Wednesday, March 14, 2012

NYS Senate Wants to Make it OK for Businesses to Steal Wages

It's a crime that this isn't receiving much attention in NY Political arenas, blogs and papers.  Thankfully the Huffington Post did a write up on NY State Senate Republicans motions to remove and repeal New York's Wage Theft Prevention Act, an act designed and used to protect workers, guaranteeing they're paid the correct wages, protecting workers from dishonest employers.

We put out a release on Tuesday slamming the Senate's budget resolution for including the full repeal of the WTPA.  When Republicans cite that the act of ensuring their employees are receiving the correct pay is "a costly mandate", it's just bad politics, again.

WESTBURY, NEW YORK (03/13/2012))-- New York State's largest grocery workers Union criticized yesterday's State Senate budget resolution for including the full repeal of the Wage Theft Prevention Act. The Wage Theft Prevention Act was passed in 2010 and increased penalties for employers who fail to pay their employees their proper wages. The Senate voted last week to begin repealing portions of the bill,

"The Republican Party in New York has proven that they believe the only way for New York to be open for business is if employers feel comfortable that they can get away with stealing from their workers" said Patrick Purcell, spokesperson for United Food and Commercial Workers Union Local 1500, the lead Union in the campaign to pass the WTPA in 2010.

"Part V, under the New Jobs New York section of the Senate budget proposal, seeks to repeal the Wage Theft Prevention Act of 2010 because it is, according the Republicans, a costly mandate on NY employers. The absurdity of this proposal is that the WTPA is only costly to the employers who steal. So for the first time in recent history, the Republican Senate has decided to act on behalf of actual thieves. Dead beat employers all over New York State should sleep soundly knowing Republican Senators such as Jack Martin, Marty Golden, Kemp Hannon and Lee Zeldin are looking out for their interest," Purcell stated.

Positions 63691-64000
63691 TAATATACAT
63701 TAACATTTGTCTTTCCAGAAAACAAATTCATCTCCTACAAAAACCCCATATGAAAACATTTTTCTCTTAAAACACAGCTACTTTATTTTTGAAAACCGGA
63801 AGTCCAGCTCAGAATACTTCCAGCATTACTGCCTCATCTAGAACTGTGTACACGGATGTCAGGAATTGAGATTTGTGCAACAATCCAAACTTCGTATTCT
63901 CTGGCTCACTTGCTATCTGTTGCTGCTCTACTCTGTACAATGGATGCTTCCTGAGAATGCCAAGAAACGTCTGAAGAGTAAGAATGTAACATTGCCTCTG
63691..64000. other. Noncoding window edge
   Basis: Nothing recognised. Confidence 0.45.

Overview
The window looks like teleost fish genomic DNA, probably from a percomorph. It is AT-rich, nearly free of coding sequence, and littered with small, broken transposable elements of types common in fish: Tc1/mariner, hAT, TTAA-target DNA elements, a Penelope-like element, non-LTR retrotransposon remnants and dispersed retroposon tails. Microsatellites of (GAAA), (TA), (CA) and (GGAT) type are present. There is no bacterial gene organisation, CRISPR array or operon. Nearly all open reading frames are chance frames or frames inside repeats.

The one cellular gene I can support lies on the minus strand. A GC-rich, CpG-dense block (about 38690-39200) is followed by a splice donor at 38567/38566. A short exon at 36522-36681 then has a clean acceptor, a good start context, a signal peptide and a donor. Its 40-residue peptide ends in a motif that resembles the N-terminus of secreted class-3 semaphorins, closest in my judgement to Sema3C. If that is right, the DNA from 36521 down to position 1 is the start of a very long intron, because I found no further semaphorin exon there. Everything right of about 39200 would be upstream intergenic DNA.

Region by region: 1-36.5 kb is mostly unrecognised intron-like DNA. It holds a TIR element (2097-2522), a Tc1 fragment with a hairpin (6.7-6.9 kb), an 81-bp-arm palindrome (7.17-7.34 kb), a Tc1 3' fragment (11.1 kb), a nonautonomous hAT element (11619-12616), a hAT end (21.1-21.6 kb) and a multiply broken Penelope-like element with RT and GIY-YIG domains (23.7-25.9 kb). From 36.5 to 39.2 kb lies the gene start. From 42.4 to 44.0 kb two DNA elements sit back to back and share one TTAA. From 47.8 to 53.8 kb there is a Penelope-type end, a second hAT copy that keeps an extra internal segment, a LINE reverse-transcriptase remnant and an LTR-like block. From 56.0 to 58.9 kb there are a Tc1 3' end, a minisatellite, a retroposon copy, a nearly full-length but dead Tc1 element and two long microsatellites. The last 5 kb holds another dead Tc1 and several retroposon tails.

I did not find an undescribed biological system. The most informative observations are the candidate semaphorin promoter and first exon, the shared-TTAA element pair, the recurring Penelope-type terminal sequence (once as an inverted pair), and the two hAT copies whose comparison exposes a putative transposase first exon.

Last week the State Senate voted to repeal the annual notice portion of the Wage Theft Prevention Act, a one page document an employee must sign to acknowledge the wage that has been promised them by their employer.

"Clearly the Republican Senators have discovered the hidden reason some New York businesses are struggling in today's economy. It is the tremendous burden of this one sheet of paper their employees must fill out once a year," Purcell claimed. "Perhaps if employers were not required to get this one-sheet of paper filled out, the economy could move forward and good business owners like Mario Batali and Moutaz Ali can get back to turning profits while robbing their workers of their earned wages," Purcell concluded.

Last Thursday, Batali was ordered to pay $5.25 million to 1,100 workers in seven of his restaurants who claim to have been cheated out of tips. Also last week, Moutaz Ali, owner of Veranda Restaurant in Greenwich Village agreed to pay $150,000 in restitution for employees who were paid below the minimum wage and did not receive overtime pay as required by law. In addition, the eatery was ordered to pay out $50,000 in restitution for damages, lost wages, and penalties for wrongfully terminating the two complaining workers.

UFCW Local 1500 represents 23,000 grocery workers in New York State. Members are employed by Stop Shop, Shop Rite, Pathmark, King Kullen and Fairway. Their members live and work in Long Island, the five boroughs, Westchester, Putnam and Dutchess Counties.



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